We cannot drill our way out of the current crisis of higher gasoline prices. Why? It is a simple matter of supply and demand. While the supply of oil is finite, the demand for oil is ever expanding. No matter how many holes we drill, we will never catch up to the global demand for oil-based motor fuels as they are currently used.
Trying to drill our way out of this crisis is a little like chasing the Sun on a bicycle: you can pedal all you want and you may even feel like you are making a little forward progress, but the Sun will inevitably pull away from you. The demand for oil will inevitably pull away from the supply, and the more the gap between supply and demand widens, the higher the price of gasoline will go. We cannot address this crisis on the supply side of the equation because the available supply--even if we were to drill as many holes as we could--is both finite and insufficient. The more we consume, the more insufficient it becomes, and the higher the price of gasoline will go.
The only way to solve this problem is by addressing the demand side of the equation. We must find ways to dramatically decrease our consumption of oil. The less oil we use, the less oil will cost. If we use almost no oil, oil will have almost no value. How do we achieve this? New technologies.
We are already getting close to solutions to this problem. Plug-in hybrids and hydrogen fuel cell vehicles are two promising possible solutions. If we can figure out how to mass produce hybrid vehicles powered by batteries for their first 200 miles, we could almost completely eliminate gasoline as a motor fuel. Most car trips are relatively short trips like a commute to work or shopping center. Batteries could be recharged with electricity generated by coal, nuclear, hydroelectric, geothermal, solar, wind or some other technology yet to be invented. The United States has access to all these sources of power.
The other possible technological solution I mentioned, the hydrogen fuel cell, is extremely promising for one reason that ordinary Americans would do well the consider: the technological problems associated with fuel cells are almost entirely concerned with the fuel cells themselves and not with the fuel source!
Hydrogen is everywhere and the technology for extracting it from our environment is relatively simple. Gasoline is extracted from crude oil, which is rare and therefore expensive (supply and demand again). Hydrogen can be extracted from water and water is everywhere, covering three-quarters of the Earth's surface, and is cheap, cheap, cheap. In fact, the stuff falls out of the sky as rain, free of charge. When you use gasoline as fuel it is gone for good, becoming more and more scarce and therefore more and more expensive. When you use hydrogen in a fuel cell, it becomes water again. The same hydrogen molecules, the "H2" in H2O, can be used over and over and over again. Hydrogen will never become scarce: you cannot corner the market on hydrogen.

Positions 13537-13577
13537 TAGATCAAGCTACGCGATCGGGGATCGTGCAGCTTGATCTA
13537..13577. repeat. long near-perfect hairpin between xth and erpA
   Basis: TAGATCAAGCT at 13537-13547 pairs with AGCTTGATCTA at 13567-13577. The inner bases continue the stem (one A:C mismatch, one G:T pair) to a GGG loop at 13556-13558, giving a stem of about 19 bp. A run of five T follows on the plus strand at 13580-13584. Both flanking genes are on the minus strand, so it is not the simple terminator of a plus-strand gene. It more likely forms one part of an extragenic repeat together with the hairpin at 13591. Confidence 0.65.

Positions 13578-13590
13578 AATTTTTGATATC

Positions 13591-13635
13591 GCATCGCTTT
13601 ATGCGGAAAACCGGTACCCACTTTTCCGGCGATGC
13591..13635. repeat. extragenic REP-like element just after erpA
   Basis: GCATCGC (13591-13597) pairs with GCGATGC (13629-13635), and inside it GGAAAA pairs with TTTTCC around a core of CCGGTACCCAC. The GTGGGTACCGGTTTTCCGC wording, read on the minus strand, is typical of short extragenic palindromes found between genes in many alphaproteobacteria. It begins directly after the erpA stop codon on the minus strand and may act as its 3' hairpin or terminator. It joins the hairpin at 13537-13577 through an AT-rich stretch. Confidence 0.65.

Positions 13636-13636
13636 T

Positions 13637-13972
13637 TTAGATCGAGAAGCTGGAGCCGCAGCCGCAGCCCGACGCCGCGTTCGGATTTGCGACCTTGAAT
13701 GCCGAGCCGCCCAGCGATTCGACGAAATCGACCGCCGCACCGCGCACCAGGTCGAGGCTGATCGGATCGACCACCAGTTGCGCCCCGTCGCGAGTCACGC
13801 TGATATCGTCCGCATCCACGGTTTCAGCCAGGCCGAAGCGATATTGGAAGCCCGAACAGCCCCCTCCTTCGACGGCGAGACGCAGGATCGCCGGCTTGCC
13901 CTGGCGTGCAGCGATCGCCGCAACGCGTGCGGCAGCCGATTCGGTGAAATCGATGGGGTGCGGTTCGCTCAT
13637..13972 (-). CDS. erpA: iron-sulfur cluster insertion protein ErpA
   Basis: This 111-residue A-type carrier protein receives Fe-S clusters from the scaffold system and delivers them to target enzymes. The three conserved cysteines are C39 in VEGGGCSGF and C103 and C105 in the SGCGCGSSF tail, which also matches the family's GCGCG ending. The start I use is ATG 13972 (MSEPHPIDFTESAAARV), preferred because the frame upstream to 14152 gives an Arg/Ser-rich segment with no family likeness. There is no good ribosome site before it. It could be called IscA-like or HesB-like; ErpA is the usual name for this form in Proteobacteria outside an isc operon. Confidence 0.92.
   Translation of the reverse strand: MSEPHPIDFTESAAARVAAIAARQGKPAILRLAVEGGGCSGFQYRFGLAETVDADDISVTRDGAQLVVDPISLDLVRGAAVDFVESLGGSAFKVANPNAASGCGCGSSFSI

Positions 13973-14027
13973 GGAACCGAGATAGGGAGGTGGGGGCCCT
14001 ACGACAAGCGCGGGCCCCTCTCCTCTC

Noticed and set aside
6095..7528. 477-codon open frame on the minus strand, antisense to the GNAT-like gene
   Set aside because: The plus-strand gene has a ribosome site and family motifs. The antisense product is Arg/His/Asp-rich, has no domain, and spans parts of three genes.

The oil companies that own the Republican Party know these facts and hate them. You can corner the market on oil precisely because it is scarce. There is more than enough hydrogen to go around and we'll never run out because it isn't destroyed when it is used in a fuel cell. Again, something every American should consider: you cannot corner the market on hydrogen.
The geopolitical impact of shifting our economy to some combination of plug-in hybrid and hydrogen technology could be paradigm shifting. How would our enemies fund terrorism if oil was nearly worthless? Why would we need to involve ourselves in certain areas of the world if we had no need for foreign sources of oil? How would our enemies pay for the development of nuclear weapons if the price of oil suddenly fell from $140 a barrel to $14? What would our economy be like if the money drained out of it by the need to import oil could be directed to some other kind of investment?
The Republican plan to drill a way out of the current energy crisis will fail. The more time we spend pursuing such a doomed plan simply delays the implementation of a solution to the problem and further depletes our economic resources. The Republican Party has shown that it is the wrong party to lead our nation on energy policy because it lacks the vision to seek innovative solutions and because it is too beholden to the oil industry which has a vested interest in our not seeking permanent solutions to our current energy crisis. Oil companies don't want a solution to this problem: a solution to this problem would end their business model as they now know it.
It is a simple matter of supply and demand.